GEOMETRIC SHAPES PICTURE – Shape, Colour, Pattern

Students work with a variety of pre-cut, geometric, paper shapes to create a picture.

Required Time

20 Minutes

Grade Level

Pre-Kindergarten to Grade 1

Subject

Language Arts
Mathematics
Visual Arts

Vocabulary

colour geometric shapes pattern shape

Materials

Crayola Pre-cut Construction Paper Shapes Crayola Glue Sticks Crayola Scissors Crayola Construction Paper - 22.9 cm x 30.5 cm (9" x 12")

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Steps

GEOMETRIC SHAPES PICTURE – Shape, Colour, Pattern - Step One

Step One

  1. Sort the paper cut-outs by their shape.
GEOMETRIC SHAPES PICTURE – Shape, Colour, Pattern - Step Two

Step Two

  1. Glue the shapes to another piece of paper.
  2. Make patterns.
  3. Use contrasting colours.
GEOMETRIC SHAPES PICTURE – Shape, Colour, Pattern - Step Three

Step Three

  1. Look at your picture from a distance.
    - What shape did you use the most of?
    - How many different shapes did you use?
    - Did you use shapes to make a pattern? How?
    - What do you like the best about this picture? Why?
    - Who would love this picture? Why?

Learning Goals

Students will be able to:

  • create a picture using pre-cut, geometric, paper shapes;
  • create personal responses to the centre materials;
  • work independently and self-regulate;
  • share their ideas with peers; 
  • demonstrate a sense of accomplishment.

Extensions

Have students:

  • use tracers to draw geometric and organic shapes;
  • cut out the shapes;
  • glue the shapes on a variety of small boxes;
  • glue the boxes together to create a sculpture.

Prepare

  1. Create an art centre in your classroom with the following things:
    - scissors
    - a variety of pre-cut geometric shapes
    - glue sticks
    - construction paper
  2. Gather, and make available, books about shapes and sorting, for example, The Shape of Things, by Dayle Ann Dodds, and Julie Lacome; The Shape Song Swingalong, by Barefoot Books; Triangle, by Mac Barnett, and Jon Klassen; Square, by Mac Barnett, and Jon Klassen; Circle, by Mac Barnett, and Jon Klassen; Math Counts: Shape, by Henry Arthur Pluckrose; Sam Sorts, by Marthe Jocelyn; National Geographic Kids Look and Learn: Shapes! Board book, by National Geographic Kids; and When a Line Bends . . . A Shape Begins, by Rhonda Gowler Greene, and James Kaczman.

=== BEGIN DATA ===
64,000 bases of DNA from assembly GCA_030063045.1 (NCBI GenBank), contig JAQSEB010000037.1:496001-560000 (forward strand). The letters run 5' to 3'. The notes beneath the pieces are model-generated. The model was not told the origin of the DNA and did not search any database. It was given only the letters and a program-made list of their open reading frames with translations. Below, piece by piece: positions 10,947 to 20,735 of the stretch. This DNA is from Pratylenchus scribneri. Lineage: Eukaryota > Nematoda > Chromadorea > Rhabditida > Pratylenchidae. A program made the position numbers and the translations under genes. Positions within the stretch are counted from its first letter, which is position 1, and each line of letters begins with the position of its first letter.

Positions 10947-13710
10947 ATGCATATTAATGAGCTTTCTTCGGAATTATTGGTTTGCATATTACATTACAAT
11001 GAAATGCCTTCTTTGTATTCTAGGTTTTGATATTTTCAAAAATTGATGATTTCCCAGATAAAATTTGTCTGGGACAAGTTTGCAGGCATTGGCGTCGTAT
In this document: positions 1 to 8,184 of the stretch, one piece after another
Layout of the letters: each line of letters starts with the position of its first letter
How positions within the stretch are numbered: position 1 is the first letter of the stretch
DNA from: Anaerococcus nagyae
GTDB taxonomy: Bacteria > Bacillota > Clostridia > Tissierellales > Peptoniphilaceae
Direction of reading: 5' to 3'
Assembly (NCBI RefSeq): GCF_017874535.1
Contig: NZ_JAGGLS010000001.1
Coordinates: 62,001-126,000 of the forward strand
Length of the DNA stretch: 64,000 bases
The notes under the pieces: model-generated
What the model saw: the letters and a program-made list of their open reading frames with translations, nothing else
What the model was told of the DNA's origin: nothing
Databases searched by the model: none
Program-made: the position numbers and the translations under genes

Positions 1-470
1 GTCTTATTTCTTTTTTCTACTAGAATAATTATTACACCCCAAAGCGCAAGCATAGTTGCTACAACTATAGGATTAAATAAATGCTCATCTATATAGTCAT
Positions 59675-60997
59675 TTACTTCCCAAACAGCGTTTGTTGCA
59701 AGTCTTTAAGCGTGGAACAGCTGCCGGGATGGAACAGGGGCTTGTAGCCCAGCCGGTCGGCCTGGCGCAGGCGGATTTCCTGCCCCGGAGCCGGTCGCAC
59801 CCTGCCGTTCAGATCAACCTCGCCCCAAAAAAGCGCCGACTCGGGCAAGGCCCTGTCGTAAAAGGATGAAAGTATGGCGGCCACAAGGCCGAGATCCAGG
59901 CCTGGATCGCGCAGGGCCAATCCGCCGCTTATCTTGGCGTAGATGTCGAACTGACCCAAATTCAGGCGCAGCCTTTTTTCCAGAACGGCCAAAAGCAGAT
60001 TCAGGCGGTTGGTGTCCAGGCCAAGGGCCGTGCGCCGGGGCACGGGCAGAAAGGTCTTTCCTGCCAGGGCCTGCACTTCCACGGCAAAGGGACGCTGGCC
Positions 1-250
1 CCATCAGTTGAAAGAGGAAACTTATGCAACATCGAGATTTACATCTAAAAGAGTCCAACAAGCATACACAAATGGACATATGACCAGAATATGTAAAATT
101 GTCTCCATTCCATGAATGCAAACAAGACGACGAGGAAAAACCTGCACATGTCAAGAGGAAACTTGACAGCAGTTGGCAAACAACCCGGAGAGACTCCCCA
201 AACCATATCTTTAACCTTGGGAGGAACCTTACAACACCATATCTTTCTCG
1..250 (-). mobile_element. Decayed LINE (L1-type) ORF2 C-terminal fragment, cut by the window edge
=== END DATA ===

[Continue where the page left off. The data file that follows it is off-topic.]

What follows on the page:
3. Download and display the Shape poster available on this website.
  4. Cut out some large geometric paper shapes.

Introduction

  1. Conduct a read-aloud with a book such as The Shape of Things, by Dayle Ann Dodds, and Julie Lacome.
    - draw attention to how combinations of shapes form things such as houses and boats 
  2. Practice sorting a variety of large, cut-out shapes.
  3. Invite some students to combine several shapes to create something new.
  4. Display and draw attention to shapes and shape words in the classroom.
  5. Introduce the art centre.
  6. Introduce the challenge.

Activities

The Challenge

  1. Create a picture using geometric paper shapes.
  2. Use your own ideas to make your picture.
  3. Use different shapes.
  4. Repeat shapes to make a pattern.
  5. Explain how you made your picture.

The Process

  1. Ensure that students understand the challenge.
  2. Establish success criteria with your students, for example,
    I know I am successful when I:
    - use my own ideas to make my picture
    - use different geometric shapes
    - repeat shapes to make a pattern
    - explain how I made my picture
    - share my ideas with my classmates
  3. Guide students through the steps outlined in the lesson plan.
  4. Observe students as they work.
  5. Provide individual assistance and encouragement.

Sharing

  1. Gather students to share and discuss their pictures. Ask students:
    What shape did you use the most of?   
    - How many different shapes did you use?
    - Did you use shapes to make a pattern? How?
    - What do you like the best about this picture? Why?
    - Who would love this picture? Why?
  2. Display all the pictures in the classroom.
  3. Encourage students to view the pictures and notice how they are the same, and how they are different.

Assessment

  1. Observe students as they work – thoughtful focus, discriminating, seeking more information, elaborating, experimenting.
  2. Observe students as they discuss the artworks – active listening, insightful contributions, supporting ideas with evidence found in the artwork and from personal experience.
  3. Use a checklist to track progress. (Download - ShapePicture_tracking.pdf)
  4. Have grade 1 students use the self-assessment form to evaluate their work. (Download - ShapePicture_self-assessment.pdf)